Uber, Lyft and Rideshare Safety: What You Need to Know

Posted By Regan Zambri Long, PLLC || 28-Dec-2017

Rideshare apps like Uber, Lyft and others have exploded in popularity in recent years. Procuring a ride is easy to do, easier to pay for and often cheaper than hiring a cab. However, the question remains: Are you truly safe riding with an Uber or Lyft driver? Here’s what you need to know before getting in the car.

Driver Experience and Qualifications

Qualifying to drive with Uber or Lyft is remarkably simple—some say too simple. Since taxis come under limousine rules in most states, drivers have to run through a stricter set of qualifications in order to drive them. For this reason, a rideshare driver may not have the same level of experience or qualifications as a cab driver, meaning the risk for accidents goes up.

Background Checks

Virtually all rideshare companies claim to run background checks on their drivers; however, history has exposed some loopholes in the process that have allowed drivers with violent criminal records to slip through the cracks. The website Who’s Driving You keeps a running tally of reported crimes and other incidents involving Uber/Lyft drivers worldwide. Just scrolling through the list can be unnerving. And because these drivers are independent contractors, the rideshare companies often shirk liability when these incidents occur.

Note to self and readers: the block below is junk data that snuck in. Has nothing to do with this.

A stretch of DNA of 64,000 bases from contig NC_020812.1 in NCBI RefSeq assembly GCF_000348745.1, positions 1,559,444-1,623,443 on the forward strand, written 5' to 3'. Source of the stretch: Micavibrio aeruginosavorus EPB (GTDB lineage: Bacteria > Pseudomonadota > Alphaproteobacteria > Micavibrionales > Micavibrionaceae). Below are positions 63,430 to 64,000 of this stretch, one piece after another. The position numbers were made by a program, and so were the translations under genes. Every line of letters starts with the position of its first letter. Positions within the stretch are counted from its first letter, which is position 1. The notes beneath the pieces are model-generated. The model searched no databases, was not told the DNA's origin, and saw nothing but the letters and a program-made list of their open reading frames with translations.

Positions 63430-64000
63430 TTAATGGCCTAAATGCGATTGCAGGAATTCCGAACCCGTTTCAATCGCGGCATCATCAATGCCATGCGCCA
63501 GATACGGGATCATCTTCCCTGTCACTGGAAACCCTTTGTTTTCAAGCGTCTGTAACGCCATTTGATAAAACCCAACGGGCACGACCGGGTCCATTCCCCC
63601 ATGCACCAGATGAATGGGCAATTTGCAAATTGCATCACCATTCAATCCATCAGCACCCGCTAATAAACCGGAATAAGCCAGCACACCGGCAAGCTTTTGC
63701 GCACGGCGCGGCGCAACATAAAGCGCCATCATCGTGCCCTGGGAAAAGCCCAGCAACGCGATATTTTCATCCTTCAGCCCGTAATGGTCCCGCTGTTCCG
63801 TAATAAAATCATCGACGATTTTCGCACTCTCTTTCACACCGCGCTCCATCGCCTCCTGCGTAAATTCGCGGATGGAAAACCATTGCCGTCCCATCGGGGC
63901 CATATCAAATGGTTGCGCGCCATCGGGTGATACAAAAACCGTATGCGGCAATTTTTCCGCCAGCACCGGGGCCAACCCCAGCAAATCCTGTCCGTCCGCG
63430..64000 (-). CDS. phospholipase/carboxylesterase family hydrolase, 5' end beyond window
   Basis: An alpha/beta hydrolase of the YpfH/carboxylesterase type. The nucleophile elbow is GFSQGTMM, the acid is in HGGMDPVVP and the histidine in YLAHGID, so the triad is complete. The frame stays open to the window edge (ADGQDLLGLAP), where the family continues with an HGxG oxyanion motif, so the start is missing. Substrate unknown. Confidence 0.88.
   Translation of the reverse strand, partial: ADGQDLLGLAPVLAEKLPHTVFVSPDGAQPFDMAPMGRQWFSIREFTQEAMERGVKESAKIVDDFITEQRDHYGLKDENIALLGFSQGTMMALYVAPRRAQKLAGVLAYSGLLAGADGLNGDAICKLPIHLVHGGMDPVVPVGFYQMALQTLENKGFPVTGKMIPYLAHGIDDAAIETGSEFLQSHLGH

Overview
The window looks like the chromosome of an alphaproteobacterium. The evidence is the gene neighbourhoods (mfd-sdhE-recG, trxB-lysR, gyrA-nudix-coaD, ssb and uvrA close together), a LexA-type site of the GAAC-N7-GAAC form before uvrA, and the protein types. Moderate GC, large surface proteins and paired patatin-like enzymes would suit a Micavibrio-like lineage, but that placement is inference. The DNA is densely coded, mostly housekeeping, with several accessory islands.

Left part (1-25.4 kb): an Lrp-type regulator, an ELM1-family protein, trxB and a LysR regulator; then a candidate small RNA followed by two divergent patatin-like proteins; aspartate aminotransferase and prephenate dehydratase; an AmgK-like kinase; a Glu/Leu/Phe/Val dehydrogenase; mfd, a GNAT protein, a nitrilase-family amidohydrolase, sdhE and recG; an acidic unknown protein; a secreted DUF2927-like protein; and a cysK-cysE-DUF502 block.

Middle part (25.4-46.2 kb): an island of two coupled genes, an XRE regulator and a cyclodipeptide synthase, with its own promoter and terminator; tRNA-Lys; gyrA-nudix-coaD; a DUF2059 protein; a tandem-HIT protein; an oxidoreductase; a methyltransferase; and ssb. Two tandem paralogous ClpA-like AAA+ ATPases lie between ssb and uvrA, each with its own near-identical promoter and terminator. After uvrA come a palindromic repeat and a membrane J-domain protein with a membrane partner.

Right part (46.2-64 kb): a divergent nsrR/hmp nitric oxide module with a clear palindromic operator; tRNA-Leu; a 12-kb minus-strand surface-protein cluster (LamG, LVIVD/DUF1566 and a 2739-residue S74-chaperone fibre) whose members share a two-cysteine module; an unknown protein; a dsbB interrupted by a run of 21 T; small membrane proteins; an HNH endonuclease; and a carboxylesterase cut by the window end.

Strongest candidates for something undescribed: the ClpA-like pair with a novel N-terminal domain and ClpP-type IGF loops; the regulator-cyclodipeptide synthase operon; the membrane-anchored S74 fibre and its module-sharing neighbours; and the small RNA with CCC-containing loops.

Insurance Issues

If you are involved in an injury accident while riding with Uber or Lyft…who foots the bill? Technically, Uber carries a $1 million liability insurance policy that is supposed to cover you in that situation, but sometimes loopholes complicate the process (for example, if the driver wasn’t actually logged into the Uber app while driving you). Many drivers carry their own special insurance to protect themselves, but again, there are no guarantees, no minimum standards and no regulation.

The Bottom Line

While these issues seem scary (and they are), the percentages of incidents is still quite low compared to the millions of safe rides given every day. And certainly, statistically speaking, if you’ve been drinking, you’re much safer in an Uber than driving your own car—and so is everyone around you. Just remember that at the end of the day, you’re getting into a car with someone you don’t know, and you’re choosing to trust that person. If you take Uber or Lyft, just do so with your eyes open. If anything makes you uncomfortable, get out at the first opportunity

If you have suffered personal injury in any type of rideshare incident, our Washington D.C. personal injury attorneys can help. Just call our office.

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